The Secret Place is an aces tale from start to finish, rich in atmosphere and hidden places of the mind and heart.

- Gail Cooke
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2 of 2 people found the following review helpful
4.0 out of 5 stars Perceptions, 4 Sept. 2014
By 
prisrob "pris," (New England USA) - See all my reviews
(TOP 50 REVIEWER)    (VINE VOICE)   
This review is from: The Secret Place (Hardcover)
Tana French has proved to be one of those authors who can bring us into an otherwise unknown world. In this novel we visit the classes, those who have and those who do not have as much. A girl's school, St. Kilda, convent, where the adolescent slips into the beginnings of adulthood. In these walls and grasses and gardens lay secrets and at times other worldly sightings. It is at once a mystery,but also a time of facing truths.

Detective Stephan Moran of the Cold Case Squad receives a visit from a young woman, Holly MacKay. She was once a witness to an inquiry and Moran seemed to be the person she could relate to. She brought with her a clue to a murder that had occurred twelve months past. Moran knew this might be his ticket to the Murder Squad, so he played it to the hilt. He brings the information to the Murder Squad and Detective Antoinette Conway. She is a hard nose woman who has to put up with the bullying and suggestive comments of her call male colleagues. But, she knows her stuff, realizes Moran may be helpful in obtaining info from the young women at St. Kilda's.

The story alternates between the current investigation and events from the year leading up to the murder, interspersed with the lives of several young women at the school. This is well done, we now have two sides of the perception, and two sides of what really went down. The writing is pure Tana French, perceptive, intelligent, does not leave anyone with the answers. You must squirm and think through for the clues to make sense.

Not for a million dollars would I want to revisit adolescence, but we do it here. The sweet press and light of the early years is replaced with the uncertainty and hormone release of the mid teens. Learning what can be done, what must be done, and the restrictions of life with the nuns.

Recommended. prisrob 09-04-14
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9 of 10 people found the following review helpful
5.0 out of 5 stars A tragedy of misunderstandings, misperceptions and teenage intensity, 26 Jun. 2014
By 
Roman Clodia (London) - See all my reviews
(TOP 100 REVIEWER)   
This review is from: The Secret Place (Hardcover)
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Since In the Woods Tana French has been one of my `must-read' authors: in this book she occupies the territory of Megan Abbott, another one of my favourite writers, that of the fragile, febrile and fevered world of female adolescence.

A year ago a teenage boy was killed in the grounds of an exclusive Dublin girls' school: now one of the girls wants the case re-opened - but hasn't counted on the dark and tangled secrets which will spill out.

French manages a complex narrative that flips between the past and the present. Like her other books in what is only loosely a series, the internal worlds of her detectives mirror, though never completely match, the themes of the main story. The book is claustrophobic, with the `present' narrative taking place over a single day. And there are a variety of `secret places' put to work: the official one in the school, but also a mysterious clearing in the school grounds, and the internal places in the girls' bodies and also psyches.

French writes with a poetic intensity that haunts the book, but also puts her finger unerringly on what it means to be 15-16: `Julia is trying out swearing. It still only sort of works', and `everyone gets ready for the Court [a local shopping mall] like they're getting ready for the Oscars. The Court is where you bring your bewildering new curves and walk and self so people can tell you what you're worth'.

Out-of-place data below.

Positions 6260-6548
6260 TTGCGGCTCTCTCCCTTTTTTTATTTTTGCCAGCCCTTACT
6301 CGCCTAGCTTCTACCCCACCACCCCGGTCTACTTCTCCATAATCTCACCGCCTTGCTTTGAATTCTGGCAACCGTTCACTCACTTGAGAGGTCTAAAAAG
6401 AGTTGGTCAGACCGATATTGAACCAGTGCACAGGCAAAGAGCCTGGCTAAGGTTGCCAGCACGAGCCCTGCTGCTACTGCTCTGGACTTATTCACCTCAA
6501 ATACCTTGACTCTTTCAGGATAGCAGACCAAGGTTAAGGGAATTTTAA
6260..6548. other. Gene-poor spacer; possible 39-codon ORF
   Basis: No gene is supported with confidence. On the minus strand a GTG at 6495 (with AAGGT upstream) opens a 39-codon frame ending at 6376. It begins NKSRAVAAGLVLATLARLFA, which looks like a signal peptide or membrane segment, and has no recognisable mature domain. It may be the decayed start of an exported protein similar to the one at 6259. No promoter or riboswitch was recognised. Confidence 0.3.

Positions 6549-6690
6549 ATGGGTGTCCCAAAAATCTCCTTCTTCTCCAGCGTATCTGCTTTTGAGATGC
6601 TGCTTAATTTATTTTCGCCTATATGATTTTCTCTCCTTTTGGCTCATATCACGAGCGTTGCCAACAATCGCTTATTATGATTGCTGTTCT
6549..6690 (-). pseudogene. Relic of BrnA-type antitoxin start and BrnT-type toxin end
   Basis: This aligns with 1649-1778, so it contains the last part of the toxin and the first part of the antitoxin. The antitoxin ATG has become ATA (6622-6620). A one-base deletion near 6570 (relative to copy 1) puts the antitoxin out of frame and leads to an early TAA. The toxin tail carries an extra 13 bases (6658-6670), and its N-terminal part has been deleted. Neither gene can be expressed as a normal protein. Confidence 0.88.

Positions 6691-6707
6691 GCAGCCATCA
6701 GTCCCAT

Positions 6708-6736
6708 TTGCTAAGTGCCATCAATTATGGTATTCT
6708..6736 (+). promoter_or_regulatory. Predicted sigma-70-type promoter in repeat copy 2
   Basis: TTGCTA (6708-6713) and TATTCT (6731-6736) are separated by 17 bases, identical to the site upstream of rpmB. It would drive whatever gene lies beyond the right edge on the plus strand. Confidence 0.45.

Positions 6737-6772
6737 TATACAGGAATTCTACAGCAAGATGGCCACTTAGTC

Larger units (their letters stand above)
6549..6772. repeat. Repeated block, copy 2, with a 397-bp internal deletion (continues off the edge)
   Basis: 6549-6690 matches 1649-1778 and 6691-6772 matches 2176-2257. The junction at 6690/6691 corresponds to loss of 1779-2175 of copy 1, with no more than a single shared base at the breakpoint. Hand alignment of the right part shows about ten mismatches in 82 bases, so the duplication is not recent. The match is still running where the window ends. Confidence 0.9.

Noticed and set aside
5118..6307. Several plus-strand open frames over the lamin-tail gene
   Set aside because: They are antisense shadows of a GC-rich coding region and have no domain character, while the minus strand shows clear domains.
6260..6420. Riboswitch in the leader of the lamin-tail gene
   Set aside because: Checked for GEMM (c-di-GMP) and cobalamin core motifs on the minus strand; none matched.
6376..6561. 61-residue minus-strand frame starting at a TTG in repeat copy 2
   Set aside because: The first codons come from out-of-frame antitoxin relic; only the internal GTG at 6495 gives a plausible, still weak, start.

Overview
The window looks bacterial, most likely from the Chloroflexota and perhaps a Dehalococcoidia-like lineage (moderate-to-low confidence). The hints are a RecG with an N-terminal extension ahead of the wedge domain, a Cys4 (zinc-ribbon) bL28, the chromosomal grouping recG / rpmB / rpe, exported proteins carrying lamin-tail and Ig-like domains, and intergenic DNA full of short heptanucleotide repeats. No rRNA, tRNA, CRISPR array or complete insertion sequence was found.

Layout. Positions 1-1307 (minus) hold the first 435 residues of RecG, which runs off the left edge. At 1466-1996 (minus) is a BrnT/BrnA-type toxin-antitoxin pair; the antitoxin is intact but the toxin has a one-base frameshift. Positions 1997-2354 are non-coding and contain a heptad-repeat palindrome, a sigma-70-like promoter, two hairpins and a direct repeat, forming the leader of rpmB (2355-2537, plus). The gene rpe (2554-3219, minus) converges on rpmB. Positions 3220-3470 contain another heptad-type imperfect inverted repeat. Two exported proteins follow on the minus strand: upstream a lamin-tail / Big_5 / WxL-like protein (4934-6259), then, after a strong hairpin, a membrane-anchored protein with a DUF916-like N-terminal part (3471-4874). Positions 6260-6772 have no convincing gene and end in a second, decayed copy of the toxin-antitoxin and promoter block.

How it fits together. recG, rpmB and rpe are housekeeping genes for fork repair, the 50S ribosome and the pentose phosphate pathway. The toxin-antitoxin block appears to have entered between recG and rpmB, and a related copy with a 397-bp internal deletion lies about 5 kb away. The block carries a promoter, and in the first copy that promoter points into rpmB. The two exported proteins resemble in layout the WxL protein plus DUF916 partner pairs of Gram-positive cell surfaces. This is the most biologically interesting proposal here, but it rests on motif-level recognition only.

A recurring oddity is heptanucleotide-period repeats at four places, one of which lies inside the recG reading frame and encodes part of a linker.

At its heart and beneath all the adolescent posturing and play-acting, though, is both a sliver of wildness and the radiant picture of a young couple kissing in the night. In some ways, this story has been told before in other fictions - but in French's masterful hand it is raised to the status of tragedy. Highly recommended.
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1 of 1 people found the following review helpful
4.0 out of 5 stars Not her best but still worth reading, 7 Feb. 2015
By 
A. Linton (Manchester, Manchester United Kingdom) - See all my reviews
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I like the gimmick whereby French's books always centre around a different character and it's always interesting to see what she will come up with next. Here there are elements of 'The Secret History' and 'Practical Magic' within the framework of a drama much of which could be presented as a play - all the present day action takes place within a single day, while two cops interview the pupils of a posh girls school about a murder which took place some months previously, the rest being flashbacks seen from the viewpoint of some of the pupils.

It took a long time to get into - but I find that with all French's books - which usually have quite a complex set up it takes a while to get your head round. I can't say it ever became really compelling until near the end. I quite like some of the supernatural elements she introduced - though it's never quite clear if Holly and her four friends really have telekinetic powers like a Stephen King heroine or it's all down to youthful imagination - but there was never any kind of payoff and in the end the whole thing is irrelevant. The chemistry between Conway and Moran never quite worked for me and at times the whole investigation storyline seemed so artificial that I felt embarrassed for the characters having to take part in it - I much preferred the flashbacks which told the girls own stories. She really does capture some of the magic of youth, of friendships you think will last forever, the feeling of being sheltered from the outside world and adult responsibility. Not sure to be honest if the murder and the detective story part really needed to be there.